- In-principle approval from the Stock Exchanges for listing of the securities.
- Due Diligence certificate to SEBI from the Merchant Banker.
- Observation Letter issued by the Securities and Exchange Board of India and reply to the observation by Merchant Banker.
Process for raising funds through venture capital
Another common form of raising equity finance, apart from public issue, is via Venture Capital. Venture Capital (VC) financing may be a method of raising money via high net worth individuals who are watching diverse investment opportunities. They provide the corporate with much-needed capital to sustain business in exchange of shares or ownership within the company.
A start-up might need various rounds of equity financing to satisfy liquidity needs. They (VC) may like to go for convertible preference share as form of equity financing, and as the firm grows and reports profit consistently, it may consider going public.
If the company decides to go public, these investors (Venture Capitalists) can use the opportunity to sell their stake to institutional or retail investors at a premium. If the corporate needs additional cash, it can choose the right offer or follow on public offerings.
When a company goes for equity financing to meet its liquidity needs, for diversification or expansion purposes, it has to prepare a prospectus where financial details of the company are mentioned. The company has got to also specify on what it plans to try to to with the funds raised.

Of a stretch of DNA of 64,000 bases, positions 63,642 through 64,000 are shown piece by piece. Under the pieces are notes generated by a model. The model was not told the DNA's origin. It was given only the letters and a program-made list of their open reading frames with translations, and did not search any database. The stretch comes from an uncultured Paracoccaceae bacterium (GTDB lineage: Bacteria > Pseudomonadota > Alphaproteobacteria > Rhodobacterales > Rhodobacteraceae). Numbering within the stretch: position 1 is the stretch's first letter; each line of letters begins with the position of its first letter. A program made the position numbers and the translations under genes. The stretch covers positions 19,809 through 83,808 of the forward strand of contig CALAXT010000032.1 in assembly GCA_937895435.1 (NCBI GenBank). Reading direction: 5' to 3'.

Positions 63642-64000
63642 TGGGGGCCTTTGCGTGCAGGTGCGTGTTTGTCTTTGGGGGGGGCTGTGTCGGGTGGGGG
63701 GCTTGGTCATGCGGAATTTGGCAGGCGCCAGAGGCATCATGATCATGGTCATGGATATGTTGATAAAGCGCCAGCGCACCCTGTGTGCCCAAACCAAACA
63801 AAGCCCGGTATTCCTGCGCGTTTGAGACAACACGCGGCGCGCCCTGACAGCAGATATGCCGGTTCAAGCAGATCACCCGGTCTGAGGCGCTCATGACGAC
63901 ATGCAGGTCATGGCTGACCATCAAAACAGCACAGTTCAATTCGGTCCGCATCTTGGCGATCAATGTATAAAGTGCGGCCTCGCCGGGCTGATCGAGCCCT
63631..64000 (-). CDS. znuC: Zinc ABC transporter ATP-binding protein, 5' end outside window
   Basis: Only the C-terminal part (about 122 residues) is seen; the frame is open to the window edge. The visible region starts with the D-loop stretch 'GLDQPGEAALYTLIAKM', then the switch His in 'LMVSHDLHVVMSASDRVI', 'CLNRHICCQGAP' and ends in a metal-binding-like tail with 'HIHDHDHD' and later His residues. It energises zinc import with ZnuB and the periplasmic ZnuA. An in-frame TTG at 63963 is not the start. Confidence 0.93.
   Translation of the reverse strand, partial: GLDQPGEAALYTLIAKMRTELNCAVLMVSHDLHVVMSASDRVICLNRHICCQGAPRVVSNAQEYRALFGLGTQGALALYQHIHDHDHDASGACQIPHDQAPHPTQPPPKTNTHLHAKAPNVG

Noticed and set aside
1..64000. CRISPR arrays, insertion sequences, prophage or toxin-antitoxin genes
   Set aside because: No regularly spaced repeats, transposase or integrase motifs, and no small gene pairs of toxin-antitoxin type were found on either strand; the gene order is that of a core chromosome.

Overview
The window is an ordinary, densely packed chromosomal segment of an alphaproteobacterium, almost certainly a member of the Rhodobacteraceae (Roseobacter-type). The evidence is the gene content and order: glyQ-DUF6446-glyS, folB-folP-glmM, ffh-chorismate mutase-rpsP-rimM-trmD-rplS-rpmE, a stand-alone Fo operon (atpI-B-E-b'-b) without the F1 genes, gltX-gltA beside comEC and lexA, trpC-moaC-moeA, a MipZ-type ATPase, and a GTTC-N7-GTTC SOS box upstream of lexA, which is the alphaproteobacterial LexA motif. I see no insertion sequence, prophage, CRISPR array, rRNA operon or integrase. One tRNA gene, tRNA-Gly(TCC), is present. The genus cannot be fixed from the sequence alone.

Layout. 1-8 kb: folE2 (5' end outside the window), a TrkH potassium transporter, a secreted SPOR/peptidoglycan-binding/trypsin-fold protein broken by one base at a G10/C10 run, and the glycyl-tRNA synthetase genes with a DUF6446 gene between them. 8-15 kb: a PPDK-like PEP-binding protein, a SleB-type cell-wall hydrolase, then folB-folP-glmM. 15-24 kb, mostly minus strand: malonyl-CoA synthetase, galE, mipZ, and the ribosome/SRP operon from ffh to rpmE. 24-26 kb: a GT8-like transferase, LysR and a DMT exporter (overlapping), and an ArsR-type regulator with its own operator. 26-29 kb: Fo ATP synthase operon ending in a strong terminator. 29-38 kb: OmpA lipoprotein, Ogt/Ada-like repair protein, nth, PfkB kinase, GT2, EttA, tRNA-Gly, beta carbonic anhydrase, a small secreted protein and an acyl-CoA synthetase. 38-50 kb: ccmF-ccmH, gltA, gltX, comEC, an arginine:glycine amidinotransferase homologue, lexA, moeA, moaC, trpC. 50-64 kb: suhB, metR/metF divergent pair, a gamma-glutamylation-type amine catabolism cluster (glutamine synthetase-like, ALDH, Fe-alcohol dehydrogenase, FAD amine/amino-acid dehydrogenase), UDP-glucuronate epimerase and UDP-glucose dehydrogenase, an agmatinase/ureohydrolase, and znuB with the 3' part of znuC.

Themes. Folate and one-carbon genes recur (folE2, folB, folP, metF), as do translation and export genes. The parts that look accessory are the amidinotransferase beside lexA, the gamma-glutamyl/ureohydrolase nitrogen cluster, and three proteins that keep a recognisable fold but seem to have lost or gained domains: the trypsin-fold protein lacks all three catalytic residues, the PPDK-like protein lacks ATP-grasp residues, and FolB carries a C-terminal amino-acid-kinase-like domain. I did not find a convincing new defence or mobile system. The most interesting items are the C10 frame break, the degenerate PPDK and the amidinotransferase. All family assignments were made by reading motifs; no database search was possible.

Process of raising funds through venture capital:
- Conduct business valuation for your start-up.
- Ascertain the funding requirements for negotiating the deal.
- Develop a suitable business plan and prepare the pitch deck.
- Gathering the necessary documents.
- Make a list of the target venture capitalists.
- Network your way through meet-ups and pitch in for securing a good deal.
- Negotiate term sheets.
- Carry out the due diligence process.
- Closing the deal.
The fulcrum of the corporate journey of any business is to choose an optimal mix of funds either by the way of equity or debt to sustain the growth in a long run. Equity financing by the way of issuing stocks is one of the most preferred corporate finance options due to a bundle of reasons. The rights and privileges that equity ownership entails, offers good incentives to investors that ultimately yields better returns for them in the long run.
While there are a plentitude of advantages with issuing equity stocks, there are also certain downsides such as dilution of ownership and operational control, lack of tax shields, potential conflicts with the investors or shareholders etc. In order to arrive at an ideal corporate finance structure, one needs to carefully weigh the costs and benefits of equity financing and then make a shrewd decision.